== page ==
The recent tragedy in Tucson has left six dead and many injured, including Congresswoman Gabby Giffords. This is an aviation blog (more recently, more of an aerospace blog), and I am not going to add any more ignorance to the public debate about political rhetoric and violence. But this tragic event has an aerospace connection: Congresswoman Giffords is married to astronaut Mark Kelly.
I met Mark once. Driving up to the airport for a flight with a student, I saw a NASA T-38 parked on the ramp. This is not unheard of, but it's not common either. There had been some mixup about whether a pneumatic starter was available, and after a fuel stop the T-38 was stuck.
"Boy, that guy's really angry," my student said. Not knowing who was on board, I opined that anyone who had a T-38 as personal transportation was probably headed Someplace Important, and the government was losing a lot of money.
I walked up and introduced myself as a local instructor. "Look," I said, this isn't the kind of airport we abandon a stranded pilot. We're headed out to lunch -- it's decent Mexican food -- do you want to join us?"
He graciously declined, saying that the needed equipment would be there soon.
And now Mark's wife lies in a hospital room with a questionable prognosis. The availability of a pneumatic starter is trivial in comparison. He is scheduled to command the final mission of the shuttle Discovery, which was supposed to launch late last year. The prospect of a family catastrophe must weight heavily on the minds of those who head to orbit. But Discovery has cracks in its fuel tank and is grounded until sometime later this Spring, so Mark is at her side.
Certainly nobody has asked my opinion, but I have one: I think Mark should stay behind when Discovery is ready. Let me explain.
Many years ago I was intensively training for my Airline Transport Pilot practical test. My training plan was unusual, but it seemed like it was going to be successful. The company had several scheduled freight runs in Senecas, and every morning I would wait for one to return and go fly one instrument approach with the freight dog as safety pilot. The idea was to simulate day-by-day operations as closely as possible, and in that way develop the intuitive connection between pilot and airplane one needs to fly with that level of precision.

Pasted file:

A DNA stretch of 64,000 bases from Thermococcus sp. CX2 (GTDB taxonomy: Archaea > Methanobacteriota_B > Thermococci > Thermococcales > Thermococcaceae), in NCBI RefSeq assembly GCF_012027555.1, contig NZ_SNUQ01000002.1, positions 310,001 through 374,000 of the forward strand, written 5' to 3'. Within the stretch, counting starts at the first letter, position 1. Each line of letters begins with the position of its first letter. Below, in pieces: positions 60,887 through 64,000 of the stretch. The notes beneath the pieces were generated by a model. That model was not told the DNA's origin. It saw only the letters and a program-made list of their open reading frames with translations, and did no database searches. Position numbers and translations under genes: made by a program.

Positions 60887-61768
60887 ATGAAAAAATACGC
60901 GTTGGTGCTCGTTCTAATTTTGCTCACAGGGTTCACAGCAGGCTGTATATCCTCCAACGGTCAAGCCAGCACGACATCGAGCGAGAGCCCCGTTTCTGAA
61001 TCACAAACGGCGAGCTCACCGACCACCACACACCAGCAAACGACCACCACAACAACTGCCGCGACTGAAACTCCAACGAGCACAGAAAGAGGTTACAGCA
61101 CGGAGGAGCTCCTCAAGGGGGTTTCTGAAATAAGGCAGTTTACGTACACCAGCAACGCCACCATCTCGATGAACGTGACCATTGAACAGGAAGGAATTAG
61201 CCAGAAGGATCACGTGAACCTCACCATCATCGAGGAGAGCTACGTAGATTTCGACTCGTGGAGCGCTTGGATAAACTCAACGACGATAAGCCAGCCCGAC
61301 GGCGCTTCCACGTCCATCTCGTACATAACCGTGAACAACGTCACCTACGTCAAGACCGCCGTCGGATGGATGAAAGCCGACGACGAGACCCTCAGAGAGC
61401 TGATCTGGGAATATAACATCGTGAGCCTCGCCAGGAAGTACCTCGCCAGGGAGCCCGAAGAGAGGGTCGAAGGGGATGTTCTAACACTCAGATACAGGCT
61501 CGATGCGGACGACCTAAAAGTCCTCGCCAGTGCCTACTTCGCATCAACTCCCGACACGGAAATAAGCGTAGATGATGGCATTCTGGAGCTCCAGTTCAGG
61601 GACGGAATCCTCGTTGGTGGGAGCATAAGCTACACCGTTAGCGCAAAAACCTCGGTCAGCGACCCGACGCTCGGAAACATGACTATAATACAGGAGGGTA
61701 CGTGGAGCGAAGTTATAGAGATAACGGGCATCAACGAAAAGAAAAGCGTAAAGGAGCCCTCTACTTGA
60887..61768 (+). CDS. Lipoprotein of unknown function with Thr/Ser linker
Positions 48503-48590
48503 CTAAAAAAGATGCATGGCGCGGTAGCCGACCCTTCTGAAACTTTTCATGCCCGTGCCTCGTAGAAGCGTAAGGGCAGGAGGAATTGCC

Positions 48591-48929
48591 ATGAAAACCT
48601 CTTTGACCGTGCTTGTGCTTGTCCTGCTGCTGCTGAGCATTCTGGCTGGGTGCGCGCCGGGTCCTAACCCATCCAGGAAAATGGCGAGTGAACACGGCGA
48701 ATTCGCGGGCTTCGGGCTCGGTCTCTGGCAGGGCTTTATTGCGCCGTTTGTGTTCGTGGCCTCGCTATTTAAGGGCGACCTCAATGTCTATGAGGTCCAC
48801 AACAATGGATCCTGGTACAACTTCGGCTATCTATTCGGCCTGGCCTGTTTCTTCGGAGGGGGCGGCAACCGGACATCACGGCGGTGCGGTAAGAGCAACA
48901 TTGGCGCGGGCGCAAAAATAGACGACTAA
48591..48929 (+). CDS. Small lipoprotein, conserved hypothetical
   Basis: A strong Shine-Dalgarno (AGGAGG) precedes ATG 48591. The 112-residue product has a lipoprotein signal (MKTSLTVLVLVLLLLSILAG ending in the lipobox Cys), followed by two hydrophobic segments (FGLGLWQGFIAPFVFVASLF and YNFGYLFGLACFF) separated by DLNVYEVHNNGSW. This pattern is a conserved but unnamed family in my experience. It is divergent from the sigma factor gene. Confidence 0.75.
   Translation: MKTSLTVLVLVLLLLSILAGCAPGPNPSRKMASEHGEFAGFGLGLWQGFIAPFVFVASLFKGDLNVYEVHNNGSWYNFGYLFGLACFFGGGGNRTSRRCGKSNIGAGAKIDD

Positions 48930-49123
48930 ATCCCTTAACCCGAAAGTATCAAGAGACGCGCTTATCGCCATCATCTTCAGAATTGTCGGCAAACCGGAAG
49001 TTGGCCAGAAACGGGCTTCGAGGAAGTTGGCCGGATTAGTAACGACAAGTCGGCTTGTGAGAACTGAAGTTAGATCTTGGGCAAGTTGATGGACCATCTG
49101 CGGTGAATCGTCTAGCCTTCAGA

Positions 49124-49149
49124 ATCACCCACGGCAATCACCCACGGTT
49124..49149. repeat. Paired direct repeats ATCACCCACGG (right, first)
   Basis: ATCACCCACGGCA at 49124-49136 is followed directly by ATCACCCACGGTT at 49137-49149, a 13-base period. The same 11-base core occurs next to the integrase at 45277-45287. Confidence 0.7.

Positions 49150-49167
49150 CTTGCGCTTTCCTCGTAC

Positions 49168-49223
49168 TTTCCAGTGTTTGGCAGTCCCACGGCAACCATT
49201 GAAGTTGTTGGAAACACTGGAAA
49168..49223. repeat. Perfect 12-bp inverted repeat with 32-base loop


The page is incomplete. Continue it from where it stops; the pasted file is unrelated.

As the great chef Escoffier said, a chef must prepare a dish 1,000 times before he knows how to prepare it.
And I was ready. The week before my checkride, though, my mother fell ill and was in the hospital. I called and told her that I would postpone the test and come visit her during her recovery.
"No, no," she said, "This is nothing. Go ahead and take your test."
Unless your mother is a CFI you should ignore her advice on flying. But I didn't. The morning of the test arrived. The Examiner and I tussled about Minimum Equipment Lists (he had clearly never worked with one) and I fumbled a question about prop de-ice, so we were even and went flying.
"Steep turn!" he commanded.
I rolled into a steep turn, just like the thousand steep turns I had done before. Only this time was different: I lost control of the airspeed, then the altitude, and ended up losing 300 feet, a performance worthy of a pre-solo student. I guess he chalked it up to nerves and we continued the test. But everything else went the same way. I flew home at low altitude with my first (and only) pink slip. I failed.
A couple of weeks later my mother had recovered and I took the test again, passing easily.
We teach our students to be aware of the effect that emotions have on flying, but there are more forms of get-home-itis than just scud running. I was in a hurry to get my ATP. I rewrote the lyrics to Dire Straits's "I want my M-T-V" to "I want my A-T-P", and sang it will scooting across the desert in my Taylorcraft. My wife was pregnant with twins. School was starting. I pressed and pressed and pressed and, in the end, I broke.
Mark's wife is sicker than my mother was, and the final mission of the shuttle Discovery is much more important than my ATP. He's getting pulled hard in both directions. The chance of failure on his part is high.
Should he fly?
How can he pass up the chance for a last ride to space, the last chance for a long time? How much training time will be lost if the commander calls it quits?
But he is no more fit to fly than if that bullet had passed all the way through his own brain. It will take the kind of selfless courage we expect of our best leaders for him to ground himself. As much as it will sadden me to hear of him doing so, I hope he does.